“Yeah I think I got to the limit of my bargaining … getting to end of May, and when I didn’t seem to get past my last best day which was 2 weeks ago” It was May 25th, the day I remember grieving for my lost life, text chatting with my flu buddy about the five stages of grief: denial, anger, bargaining, depression and acceptance.
“I think the thing is that I have to learn to live with this — I can’t just keep expecting, waiting to suddenly get better.” I stopped making plans beyond “rest, walk a little, rest, eat a little, rest…” in achingly slow motion, on a good day I could send an email and talk on the phone to a friend.
It’s not that I gave up hope, it’s just that thinking about any specific hope for the future was just not helpful. Recently, my brother shared a poem that captured this experience well:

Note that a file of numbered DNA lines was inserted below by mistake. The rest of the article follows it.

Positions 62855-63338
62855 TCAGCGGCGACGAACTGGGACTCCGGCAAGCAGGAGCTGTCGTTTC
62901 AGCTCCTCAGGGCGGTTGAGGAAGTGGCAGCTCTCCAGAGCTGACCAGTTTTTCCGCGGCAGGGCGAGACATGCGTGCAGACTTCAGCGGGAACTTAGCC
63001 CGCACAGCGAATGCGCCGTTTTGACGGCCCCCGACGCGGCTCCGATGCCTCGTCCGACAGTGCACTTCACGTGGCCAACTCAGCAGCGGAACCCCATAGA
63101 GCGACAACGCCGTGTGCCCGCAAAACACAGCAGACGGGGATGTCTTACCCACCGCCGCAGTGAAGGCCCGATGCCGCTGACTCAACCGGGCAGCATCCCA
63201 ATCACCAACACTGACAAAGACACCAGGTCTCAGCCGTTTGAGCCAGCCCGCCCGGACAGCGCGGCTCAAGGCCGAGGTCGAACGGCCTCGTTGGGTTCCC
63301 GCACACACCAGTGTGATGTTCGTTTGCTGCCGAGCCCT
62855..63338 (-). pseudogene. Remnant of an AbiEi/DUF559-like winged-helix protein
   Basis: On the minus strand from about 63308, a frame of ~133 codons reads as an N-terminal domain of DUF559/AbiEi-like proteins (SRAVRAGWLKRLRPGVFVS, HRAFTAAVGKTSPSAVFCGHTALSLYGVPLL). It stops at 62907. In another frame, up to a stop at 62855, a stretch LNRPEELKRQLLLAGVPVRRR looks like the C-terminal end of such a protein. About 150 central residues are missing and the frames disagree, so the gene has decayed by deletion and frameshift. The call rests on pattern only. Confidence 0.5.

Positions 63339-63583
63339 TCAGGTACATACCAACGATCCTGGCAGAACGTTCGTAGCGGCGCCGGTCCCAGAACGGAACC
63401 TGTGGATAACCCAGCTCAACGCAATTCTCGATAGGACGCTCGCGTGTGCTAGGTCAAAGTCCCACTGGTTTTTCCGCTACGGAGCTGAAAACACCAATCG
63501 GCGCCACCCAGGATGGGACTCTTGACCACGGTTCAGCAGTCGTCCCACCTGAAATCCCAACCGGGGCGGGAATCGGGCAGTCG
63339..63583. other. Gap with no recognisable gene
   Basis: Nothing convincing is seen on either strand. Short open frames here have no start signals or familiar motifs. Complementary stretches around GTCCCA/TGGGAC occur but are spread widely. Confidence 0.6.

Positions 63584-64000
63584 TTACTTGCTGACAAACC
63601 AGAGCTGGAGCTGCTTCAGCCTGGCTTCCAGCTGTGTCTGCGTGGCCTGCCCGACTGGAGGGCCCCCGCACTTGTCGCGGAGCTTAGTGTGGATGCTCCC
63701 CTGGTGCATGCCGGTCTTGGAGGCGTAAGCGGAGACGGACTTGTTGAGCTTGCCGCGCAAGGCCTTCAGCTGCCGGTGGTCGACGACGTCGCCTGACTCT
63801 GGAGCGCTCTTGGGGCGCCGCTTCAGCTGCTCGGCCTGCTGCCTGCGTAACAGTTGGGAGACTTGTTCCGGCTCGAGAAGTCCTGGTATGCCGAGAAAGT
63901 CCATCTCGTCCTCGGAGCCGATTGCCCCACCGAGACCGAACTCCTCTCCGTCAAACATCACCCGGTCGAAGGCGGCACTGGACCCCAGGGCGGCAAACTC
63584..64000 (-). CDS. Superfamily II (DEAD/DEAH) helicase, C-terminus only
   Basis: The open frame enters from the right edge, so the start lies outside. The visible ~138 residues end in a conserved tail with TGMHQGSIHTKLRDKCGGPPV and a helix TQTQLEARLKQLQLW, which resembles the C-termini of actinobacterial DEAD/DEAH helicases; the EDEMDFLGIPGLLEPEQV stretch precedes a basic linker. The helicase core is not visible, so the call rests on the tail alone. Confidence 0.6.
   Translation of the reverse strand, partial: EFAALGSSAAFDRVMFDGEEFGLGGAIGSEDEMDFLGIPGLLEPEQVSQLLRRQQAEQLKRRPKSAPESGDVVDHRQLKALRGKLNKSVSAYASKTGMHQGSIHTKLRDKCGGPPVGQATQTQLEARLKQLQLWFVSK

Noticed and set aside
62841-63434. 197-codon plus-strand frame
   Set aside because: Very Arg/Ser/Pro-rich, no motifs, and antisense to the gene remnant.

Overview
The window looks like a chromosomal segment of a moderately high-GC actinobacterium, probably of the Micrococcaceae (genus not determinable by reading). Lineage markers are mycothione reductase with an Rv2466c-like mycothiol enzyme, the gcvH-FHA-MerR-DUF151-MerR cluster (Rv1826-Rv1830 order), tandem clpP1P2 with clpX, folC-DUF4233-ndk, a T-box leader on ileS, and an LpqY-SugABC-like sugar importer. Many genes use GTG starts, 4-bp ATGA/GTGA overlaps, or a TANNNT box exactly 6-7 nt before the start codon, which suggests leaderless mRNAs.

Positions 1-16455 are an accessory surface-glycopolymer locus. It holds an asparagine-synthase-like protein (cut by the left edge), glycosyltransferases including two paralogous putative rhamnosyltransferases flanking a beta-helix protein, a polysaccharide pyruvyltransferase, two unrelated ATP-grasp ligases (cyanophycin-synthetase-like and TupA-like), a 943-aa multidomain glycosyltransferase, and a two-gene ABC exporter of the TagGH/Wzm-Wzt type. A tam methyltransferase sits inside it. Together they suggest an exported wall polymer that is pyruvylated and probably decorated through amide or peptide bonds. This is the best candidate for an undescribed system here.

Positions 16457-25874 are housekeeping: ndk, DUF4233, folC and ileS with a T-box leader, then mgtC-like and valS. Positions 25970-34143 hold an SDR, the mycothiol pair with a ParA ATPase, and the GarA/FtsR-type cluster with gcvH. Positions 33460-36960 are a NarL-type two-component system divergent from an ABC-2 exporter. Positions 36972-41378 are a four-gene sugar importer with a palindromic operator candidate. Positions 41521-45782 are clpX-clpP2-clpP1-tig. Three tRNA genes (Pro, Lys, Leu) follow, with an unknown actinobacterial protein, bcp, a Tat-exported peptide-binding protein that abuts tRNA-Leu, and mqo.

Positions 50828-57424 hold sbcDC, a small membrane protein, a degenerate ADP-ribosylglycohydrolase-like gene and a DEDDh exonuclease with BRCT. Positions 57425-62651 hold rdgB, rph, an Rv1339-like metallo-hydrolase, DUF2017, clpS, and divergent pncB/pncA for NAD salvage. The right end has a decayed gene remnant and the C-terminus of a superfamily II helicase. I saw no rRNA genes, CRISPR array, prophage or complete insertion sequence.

My grandmother once gave me a tip:
In difficult times, you move forward in small steps.
Do what you have to do, but little by little.
Don’t think about the future, or what may happen tomorrow.
Wash the dishes.
Remove the dust.
Write a letter.
Make a soup.
You are advancing step by step.
Take a step and stop.
Rest a little.
Take another step.
You won’t notice, but your steps will grow more and more.
And the time will come when you can think about the future without crying.
— Elena Mikhalkova, The Room of Ancient Keys
I couldn’t find anything else written by Elena Mikhalkova that has been translated into English. I’d love to hear about it if her books or any of her other poems is ever translated.